• Question: how can a fish see electricity

    Asked by antikobe to Catshark on 12 Nov 2017.
    • Photo: Lesser-Spotted Catshark

      Lesser-Spotted Catshark answered on 12 Nov 2017:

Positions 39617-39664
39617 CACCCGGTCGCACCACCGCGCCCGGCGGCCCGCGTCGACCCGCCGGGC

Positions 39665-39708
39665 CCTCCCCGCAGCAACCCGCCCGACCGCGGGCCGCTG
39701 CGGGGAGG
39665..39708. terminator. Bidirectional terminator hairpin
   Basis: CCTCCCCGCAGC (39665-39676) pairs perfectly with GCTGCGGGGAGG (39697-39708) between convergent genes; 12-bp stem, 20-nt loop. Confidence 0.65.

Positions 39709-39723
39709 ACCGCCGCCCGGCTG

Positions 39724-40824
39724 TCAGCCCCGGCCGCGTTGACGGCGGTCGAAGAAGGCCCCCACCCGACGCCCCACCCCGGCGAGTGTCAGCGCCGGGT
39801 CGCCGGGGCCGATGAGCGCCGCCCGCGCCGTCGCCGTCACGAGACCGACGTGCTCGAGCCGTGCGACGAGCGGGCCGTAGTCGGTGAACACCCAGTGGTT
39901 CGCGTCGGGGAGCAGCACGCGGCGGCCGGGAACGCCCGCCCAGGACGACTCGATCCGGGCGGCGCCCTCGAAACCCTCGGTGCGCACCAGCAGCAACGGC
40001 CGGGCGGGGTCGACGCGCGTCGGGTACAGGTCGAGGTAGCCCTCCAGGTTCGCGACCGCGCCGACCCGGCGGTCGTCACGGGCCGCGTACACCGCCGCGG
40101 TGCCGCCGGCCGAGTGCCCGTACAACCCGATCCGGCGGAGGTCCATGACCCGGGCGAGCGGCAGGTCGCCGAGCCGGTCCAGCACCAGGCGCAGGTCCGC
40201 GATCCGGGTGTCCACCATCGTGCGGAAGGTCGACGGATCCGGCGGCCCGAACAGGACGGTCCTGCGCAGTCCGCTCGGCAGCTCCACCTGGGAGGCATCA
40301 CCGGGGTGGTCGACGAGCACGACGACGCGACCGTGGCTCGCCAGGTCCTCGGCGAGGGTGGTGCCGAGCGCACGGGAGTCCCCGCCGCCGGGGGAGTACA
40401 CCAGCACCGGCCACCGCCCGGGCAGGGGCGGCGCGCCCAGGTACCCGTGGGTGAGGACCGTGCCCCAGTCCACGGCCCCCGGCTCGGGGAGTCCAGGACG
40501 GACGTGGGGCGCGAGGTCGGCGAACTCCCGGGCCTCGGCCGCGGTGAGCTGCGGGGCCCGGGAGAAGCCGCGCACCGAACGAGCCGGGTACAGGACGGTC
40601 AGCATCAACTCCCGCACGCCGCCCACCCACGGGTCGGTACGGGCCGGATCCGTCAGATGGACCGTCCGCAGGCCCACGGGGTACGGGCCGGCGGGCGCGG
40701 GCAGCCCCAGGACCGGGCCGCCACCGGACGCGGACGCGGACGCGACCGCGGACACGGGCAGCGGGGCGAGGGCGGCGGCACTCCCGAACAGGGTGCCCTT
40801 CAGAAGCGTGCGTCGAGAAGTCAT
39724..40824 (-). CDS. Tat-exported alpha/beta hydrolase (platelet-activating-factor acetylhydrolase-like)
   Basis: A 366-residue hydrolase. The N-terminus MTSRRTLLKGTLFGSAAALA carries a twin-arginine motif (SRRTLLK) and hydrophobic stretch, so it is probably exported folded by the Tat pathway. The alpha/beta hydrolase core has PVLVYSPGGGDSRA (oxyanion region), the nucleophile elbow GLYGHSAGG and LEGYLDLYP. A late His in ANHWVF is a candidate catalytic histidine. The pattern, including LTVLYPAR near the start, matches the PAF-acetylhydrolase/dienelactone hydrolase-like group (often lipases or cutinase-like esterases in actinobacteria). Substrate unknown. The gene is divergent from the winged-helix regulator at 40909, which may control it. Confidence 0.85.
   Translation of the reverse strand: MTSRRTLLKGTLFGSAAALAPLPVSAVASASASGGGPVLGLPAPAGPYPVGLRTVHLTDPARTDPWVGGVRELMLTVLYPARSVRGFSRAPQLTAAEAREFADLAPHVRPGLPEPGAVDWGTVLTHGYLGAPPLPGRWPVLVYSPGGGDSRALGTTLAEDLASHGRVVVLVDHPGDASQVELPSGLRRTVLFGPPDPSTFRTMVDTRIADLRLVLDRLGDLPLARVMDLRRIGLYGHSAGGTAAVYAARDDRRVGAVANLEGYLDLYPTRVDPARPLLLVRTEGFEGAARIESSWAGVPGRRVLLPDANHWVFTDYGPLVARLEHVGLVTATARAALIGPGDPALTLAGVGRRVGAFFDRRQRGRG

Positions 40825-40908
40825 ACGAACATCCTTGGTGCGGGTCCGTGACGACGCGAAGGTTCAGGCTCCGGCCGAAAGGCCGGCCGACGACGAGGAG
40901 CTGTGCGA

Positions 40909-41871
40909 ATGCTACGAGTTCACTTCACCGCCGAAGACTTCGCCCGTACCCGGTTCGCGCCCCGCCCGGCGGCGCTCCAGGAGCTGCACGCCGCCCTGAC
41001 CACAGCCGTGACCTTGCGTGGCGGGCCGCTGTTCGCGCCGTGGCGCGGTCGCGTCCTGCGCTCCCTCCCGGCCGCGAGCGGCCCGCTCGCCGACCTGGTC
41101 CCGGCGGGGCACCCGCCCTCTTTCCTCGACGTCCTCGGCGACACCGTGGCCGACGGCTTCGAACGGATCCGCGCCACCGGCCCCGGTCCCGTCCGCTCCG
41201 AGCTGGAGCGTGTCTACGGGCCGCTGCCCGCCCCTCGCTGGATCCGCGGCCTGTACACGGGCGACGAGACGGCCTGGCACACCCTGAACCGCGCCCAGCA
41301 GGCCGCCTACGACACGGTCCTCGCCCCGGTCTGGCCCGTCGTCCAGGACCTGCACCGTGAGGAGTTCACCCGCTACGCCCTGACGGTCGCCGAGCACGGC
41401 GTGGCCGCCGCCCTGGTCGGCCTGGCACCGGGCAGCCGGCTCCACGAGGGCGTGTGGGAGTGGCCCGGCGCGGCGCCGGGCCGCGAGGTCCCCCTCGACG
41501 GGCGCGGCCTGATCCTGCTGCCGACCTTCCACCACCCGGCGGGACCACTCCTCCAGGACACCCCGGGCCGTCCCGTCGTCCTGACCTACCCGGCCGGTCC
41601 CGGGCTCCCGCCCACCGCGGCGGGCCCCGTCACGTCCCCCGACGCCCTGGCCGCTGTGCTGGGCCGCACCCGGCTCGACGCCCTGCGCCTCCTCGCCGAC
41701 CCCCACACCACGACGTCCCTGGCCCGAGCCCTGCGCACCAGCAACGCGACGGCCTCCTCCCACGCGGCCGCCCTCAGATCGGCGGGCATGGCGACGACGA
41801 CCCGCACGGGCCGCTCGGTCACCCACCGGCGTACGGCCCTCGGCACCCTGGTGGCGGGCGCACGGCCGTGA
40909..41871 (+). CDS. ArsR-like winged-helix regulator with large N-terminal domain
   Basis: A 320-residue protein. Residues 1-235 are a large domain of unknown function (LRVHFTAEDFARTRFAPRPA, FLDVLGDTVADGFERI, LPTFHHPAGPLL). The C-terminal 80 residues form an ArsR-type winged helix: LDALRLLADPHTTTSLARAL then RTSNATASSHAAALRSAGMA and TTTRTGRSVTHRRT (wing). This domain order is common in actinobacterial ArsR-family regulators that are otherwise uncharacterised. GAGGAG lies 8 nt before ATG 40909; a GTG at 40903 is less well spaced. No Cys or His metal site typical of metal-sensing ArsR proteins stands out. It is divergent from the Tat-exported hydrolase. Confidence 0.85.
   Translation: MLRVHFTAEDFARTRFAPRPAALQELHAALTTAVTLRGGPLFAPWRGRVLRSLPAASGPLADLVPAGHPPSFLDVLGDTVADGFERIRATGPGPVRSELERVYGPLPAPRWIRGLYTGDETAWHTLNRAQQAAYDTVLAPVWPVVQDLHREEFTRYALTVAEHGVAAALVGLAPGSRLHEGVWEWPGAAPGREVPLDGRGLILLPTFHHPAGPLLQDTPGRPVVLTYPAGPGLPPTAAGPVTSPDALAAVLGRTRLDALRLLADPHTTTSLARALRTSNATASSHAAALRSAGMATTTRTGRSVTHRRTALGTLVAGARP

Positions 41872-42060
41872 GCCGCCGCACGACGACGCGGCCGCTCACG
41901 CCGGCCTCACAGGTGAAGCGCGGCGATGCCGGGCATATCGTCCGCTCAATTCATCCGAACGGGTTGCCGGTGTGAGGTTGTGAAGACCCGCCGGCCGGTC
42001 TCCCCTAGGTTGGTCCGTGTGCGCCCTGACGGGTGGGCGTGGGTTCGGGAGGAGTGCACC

Good question. It seems really strange to us because we can’t do it but actually all vertebrates, including our ancestors once had this amazing ‘superpower’. Our lineage has lost this ability (probably because it is not very effective unless used under water) but sharks have kept it. Electroreception works a lot like other senses we are familiar with like hearing, smell or sight. There are special organs called Ampullae of Lorenzini concentrated around the front end of the shark, especially it’s snout or ‘rostrum’ which are filled with special sensory cells. These sensory cells activate when there is a change in the electric field around them sending signals via nerves to the brain. This is a lot like how sound waves are detected by specialised sensory cells in our inner ear, or chemicals are detected by specialised sensory cells in our taste buds. In all of these cases signals are then sent via nerves to the brain. To a shark it probably doesn’t seem any more strange than hearing or smelling. Wouldn’t it be amazing if humans could figure out how to do this again?